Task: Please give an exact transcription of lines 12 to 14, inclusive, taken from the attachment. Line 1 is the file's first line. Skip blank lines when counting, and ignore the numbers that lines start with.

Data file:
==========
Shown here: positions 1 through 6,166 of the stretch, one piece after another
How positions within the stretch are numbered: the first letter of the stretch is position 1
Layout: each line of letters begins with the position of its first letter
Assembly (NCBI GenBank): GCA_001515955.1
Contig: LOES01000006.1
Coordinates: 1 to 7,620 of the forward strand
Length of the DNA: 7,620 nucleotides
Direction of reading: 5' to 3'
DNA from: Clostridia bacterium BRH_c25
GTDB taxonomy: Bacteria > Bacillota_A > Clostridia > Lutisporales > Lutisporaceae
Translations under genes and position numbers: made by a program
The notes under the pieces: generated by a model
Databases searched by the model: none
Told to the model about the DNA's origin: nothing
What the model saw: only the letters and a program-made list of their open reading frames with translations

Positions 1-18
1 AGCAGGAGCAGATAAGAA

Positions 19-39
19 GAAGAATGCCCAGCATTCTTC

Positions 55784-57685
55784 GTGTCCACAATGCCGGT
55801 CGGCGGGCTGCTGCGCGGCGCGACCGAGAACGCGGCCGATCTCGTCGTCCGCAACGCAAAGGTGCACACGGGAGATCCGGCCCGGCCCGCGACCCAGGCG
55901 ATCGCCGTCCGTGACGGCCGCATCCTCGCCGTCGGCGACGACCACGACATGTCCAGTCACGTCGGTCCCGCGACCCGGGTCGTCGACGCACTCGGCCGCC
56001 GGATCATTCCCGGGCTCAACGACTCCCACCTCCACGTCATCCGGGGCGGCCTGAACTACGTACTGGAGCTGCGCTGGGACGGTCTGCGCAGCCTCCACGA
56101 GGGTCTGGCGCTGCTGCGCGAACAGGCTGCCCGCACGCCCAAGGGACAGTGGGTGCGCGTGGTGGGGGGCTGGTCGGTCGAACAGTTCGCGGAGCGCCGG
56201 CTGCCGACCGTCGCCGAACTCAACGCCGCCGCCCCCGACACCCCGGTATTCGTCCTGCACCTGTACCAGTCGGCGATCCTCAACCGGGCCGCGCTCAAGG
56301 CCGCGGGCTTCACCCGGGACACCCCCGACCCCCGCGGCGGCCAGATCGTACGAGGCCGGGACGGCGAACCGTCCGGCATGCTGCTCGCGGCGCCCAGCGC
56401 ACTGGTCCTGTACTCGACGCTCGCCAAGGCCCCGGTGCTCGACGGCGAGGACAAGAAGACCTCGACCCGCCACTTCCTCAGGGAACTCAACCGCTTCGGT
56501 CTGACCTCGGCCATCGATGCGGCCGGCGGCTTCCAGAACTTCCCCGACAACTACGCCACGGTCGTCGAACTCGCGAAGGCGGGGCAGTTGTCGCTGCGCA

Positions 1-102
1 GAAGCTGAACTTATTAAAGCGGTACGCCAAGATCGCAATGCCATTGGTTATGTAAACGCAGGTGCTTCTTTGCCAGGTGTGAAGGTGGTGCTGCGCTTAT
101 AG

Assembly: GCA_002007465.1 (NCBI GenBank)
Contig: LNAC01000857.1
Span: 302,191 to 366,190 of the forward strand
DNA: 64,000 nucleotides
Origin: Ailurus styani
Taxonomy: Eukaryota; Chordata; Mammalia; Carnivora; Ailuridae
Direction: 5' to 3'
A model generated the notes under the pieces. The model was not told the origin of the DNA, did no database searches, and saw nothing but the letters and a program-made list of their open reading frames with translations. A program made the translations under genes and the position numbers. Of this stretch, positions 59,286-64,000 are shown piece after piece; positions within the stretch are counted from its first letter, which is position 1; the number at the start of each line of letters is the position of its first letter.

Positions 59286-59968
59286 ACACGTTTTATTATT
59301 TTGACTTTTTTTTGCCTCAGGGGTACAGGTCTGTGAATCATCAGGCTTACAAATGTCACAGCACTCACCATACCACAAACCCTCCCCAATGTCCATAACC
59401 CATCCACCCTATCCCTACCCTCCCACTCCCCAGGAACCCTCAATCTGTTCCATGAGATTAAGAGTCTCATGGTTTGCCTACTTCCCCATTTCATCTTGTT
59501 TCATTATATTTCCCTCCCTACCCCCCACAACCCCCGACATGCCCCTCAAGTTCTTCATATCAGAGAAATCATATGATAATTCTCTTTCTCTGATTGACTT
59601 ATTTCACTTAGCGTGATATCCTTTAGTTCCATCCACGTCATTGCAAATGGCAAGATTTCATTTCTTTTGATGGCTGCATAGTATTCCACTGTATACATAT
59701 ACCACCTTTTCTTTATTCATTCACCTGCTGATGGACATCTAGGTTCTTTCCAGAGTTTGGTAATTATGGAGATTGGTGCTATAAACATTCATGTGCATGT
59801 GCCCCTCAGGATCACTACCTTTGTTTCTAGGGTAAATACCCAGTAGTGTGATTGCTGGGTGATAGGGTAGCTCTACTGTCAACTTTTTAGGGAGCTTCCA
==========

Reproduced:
The notes under the pieces: generated by a model
Databases searched by the model: none
Told to the model about the DNA's origin: nothing